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It has been a little more than a year since Delta Lake became an open-source project as a Linux Foundation project.  While a lot has changed over the last year, the challenges for most data lakes remain stubbornly the same - the inherent unreliability of data lakes.  To address this, Delta Lake brings reliability and data quality for data lakes and Apache Spark; learn more by watching Michael Armbrust’s session at Big Things Conference.

Watch Michael Armbrust discuss Delta Lake: Reliability and Data Quality for Data Lakes and Apache Spark by Michael Armbrust  in the on-demand webcast.

Delta Lake: Reliability and Data Quality for Data Lakes and Apache Spark by Michael Armbrust

With Delta Lake, you can simplify and scale your data engineering pipelines and improve your data quality data flow with the Delta Architecture.

Delta Lake Primer

To provide more details, the following section provides an overview of the features of Delta Lake.  Included are links to various blogs and tech talks that dive into the technical aspects including the Dive into Delta Lake Internals Series of tech talks.

The Delta Architecture with the medallion data quality data flow

The Delta Architecture with the medallion data quality data flow

Building upon the Apache Spark Foundation


  • ACID transactions: Data lakes typically have multiple data pipelines reading and writing data concurrently, and data engineers have to go through a tedious process to ensure data integrity, due to the lack of transactions. Delta Lake brings ACID transactions to your data lakes. It provides serializability, the strongest level of isolation level. Learn more at Diving into Delta Lake: Unpacking the Transaction Log blog and tech talk.
  • Unified Batch and Streaming Source and Sink: A table in Delta Lake is both a batch table, as well as a streaming source and sink. Streaming data ingest, batch historic backfill, and interactive queries all just work out of the box. 

Data Lake Enhancements

Schema Enforcement and Evolution

  • Schema Enforcement: Delta Lake provides the ability to specify your schema and enforce it. This helps ensure that the data types are correct and required columns are present, preventing bad data from causing data corruption. For more information, refer to Diving Into Delta Lake: Schema Enforcement & Evolution blog and tech talk.
  • Schema Evolution: Business requirements continuously change, therefore the shape and form of your data does as well. Delta Lake enables you to make changes to a table schema that can be applied automatically, without the need for cumbersome DDL. For more information, refer to Diving Into Delta Lake: Schema Enforcement & Evolution blog and tech talk.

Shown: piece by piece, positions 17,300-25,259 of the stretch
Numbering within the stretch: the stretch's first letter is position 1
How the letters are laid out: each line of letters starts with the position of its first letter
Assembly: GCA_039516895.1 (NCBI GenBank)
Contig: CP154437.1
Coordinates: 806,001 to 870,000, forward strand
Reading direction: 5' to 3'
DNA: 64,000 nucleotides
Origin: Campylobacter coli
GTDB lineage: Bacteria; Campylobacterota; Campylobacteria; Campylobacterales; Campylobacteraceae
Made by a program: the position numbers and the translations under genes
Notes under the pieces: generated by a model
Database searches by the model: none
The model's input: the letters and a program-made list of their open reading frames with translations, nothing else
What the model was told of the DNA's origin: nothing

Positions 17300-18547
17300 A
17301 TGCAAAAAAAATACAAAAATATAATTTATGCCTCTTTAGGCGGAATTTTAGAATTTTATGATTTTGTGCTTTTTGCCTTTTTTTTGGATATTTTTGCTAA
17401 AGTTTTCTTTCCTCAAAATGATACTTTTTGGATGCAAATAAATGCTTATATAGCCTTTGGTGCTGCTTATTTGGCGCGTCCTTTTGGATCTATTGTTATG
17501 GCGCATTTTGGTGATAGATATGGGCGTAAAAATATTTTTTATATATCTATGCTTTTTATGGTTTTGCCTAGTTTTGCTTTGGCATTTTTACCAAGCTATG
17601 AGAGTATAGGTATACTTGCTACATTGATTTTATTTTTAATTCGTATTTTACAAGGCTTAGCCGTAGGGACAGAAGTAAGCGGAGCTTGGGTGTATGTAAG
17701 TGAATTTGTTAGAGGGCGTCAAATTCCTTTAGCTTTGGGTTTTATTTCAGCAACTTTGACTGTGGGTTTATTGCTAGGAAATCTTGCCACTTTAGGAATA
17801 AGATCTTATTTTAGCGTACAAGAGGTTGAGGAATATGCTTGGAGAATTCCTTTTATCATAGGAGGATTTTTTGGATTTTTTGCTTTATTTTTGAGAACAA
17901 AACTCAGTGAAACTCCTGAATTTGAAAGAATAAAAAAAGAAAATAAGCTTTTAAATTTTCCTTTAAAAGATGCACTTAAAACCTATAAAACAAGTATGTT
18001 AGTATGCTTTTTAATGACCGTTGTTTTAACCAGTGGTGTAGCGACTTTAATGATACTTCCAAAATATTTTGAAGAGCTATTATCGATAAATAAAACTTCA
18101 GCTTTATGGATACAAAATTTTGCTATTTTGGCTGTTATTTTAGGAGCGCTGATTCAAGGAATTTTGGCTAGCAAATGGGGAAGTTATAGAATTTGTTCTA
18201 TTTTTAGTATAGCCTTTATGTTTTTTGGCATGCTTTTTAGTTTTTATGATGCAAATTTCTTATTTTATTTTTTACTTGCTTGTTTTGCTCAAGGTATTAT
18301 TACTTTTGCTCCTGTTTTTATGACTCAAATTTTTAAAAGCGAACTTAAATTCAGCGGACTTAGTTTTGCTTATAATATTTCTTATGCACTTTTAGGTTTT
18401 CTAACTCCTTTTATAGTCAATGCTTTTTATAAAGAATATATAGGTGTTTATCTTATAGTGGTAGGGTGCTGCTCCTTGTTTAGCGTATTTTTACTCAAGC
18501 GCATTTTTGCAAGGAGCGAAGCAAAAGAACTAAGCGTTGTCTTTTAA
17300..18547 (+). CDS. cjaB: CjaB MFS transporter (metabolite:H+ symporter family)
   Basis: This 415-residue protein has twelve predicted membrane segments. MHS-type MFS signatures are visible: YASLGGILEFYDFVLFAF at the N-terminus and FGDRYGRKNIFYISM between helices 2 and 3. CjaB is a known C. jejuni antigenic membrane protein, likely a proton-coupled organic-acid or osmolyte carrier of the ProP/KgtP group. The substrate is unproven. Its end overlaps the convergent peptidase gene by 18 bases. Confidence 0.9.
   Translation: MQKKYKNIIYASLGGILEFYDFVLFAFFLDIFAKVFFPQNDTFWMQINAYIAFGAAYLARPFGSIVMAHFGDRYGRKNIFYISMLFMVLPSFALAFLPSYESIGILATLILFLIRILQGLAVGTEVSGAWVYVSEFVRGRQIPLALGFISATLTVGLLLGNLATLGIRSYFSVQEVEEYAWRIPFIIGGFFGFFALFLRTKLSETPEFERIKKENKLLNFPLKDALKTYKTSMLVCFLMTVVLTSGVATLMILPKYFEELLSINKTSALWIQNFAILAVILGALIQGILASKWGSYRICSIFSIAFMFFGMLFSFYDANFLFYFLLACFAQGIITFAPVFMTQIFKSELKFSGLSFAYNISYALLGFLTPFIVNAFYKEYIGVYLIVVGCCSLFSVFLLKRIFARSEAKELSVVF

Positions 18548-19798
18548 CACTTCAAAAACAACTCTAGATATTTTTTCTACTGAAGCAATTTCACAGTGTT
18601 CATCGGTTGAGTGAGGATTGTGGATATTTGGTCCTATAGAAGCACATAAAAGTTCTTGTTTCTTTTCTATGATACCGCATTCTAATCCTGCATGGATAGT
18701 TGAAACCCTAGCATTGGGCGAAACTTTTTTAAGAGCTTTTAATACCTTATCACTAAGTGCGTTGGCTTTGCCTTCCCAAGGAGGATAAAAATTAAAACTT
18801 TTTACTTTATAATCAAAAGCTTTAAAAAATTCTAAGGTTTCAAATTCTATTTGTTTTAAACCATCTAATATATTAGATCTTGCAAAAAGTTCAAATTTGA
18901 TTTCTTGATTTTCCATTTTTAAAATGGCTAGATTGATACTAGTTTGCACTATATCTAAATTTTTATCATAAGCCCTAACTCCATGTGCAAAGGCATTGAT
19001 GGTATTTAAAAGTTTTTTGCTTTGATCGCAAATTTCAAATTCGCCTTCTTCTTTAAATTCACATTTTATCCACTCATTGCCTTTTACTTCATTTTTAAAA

Checkpoints from the last year

In April 2019, we announced that Delta Lake would be open-sourced with the Linux Foundation; the source code for the project can be found at  In that time span, the project has quickly progressed with releases (6 so far), contributors (65 so far), and stars (>2500).  At this time, we wanted to call out some of the cool features.

Execute DML statements

With Delta Lake 0.3.0, you now have the ability to run DELETE, UPDATE, and MERGE statements using the Spark API.  Instead of running a convoluted mix of INSERTs, file-level deletions, and table removals and re-creations, you can execute DML statements within a single atomic transaction.


val deltaTable = DeltaTable.forPath(sparkSession, pathToEventsTable)

In addition, this release included the ability to <i>query commit history</i> to understand what operations modified the table.
import val deltaTable = DeltaTable.forPath(spark, pathToTable) val fullHistoryDF = deltaTable.history() // get the full history of the table. val lastOperationDF = deltaTable.history(1) // get the last operation. 

The returned DataFrame will have the following structure.

|version|          timestamp|userId|userName|operation| operationParameters| job|notebook|clusterId|readVersion|isolationLevel|isBlindAppend|
|      5|2019-07-29 14:07:47|  null|    null|   DELETE|[predicate -> ["(...|null|    null|     null|          4|          null|        false|
|      4|2019-07-29 14:07:41|  null|    null|   UPDATE|[predicate -> (id...|null|    null|     null|          3|          null|        false|
|      3|2019-07-29 14:07:29|  null|    null|   DELETE|[predicate -> ["(...|null|    null|     null|          2|          null|        false|
|      2|2019-07-29 14:06:56|  null|    null|   UPDATE|[predicate -> (id...|null|    null|     null|          1|          null|        false|
|      1|2019-07-29 14:04:31|  null|    null|   DELETE|[predicate -> ["(...|null|    null|     null|          0|          null|        false|
|      0|2019-07-29 14:01:40|  null|    null|    WRITE|[mode -> ErrorIfE...|null|    null|     null|       null|          null|         true|

For Delta Lake 0.4.0, we made executing DML statements by supporting Python APIs as noted in Simple, Reliable Upserts, and Deletes on Delta Lake Tables using Python APIs.

Sample merge executed by a DML statement made possible by Delta Lake 0.4.0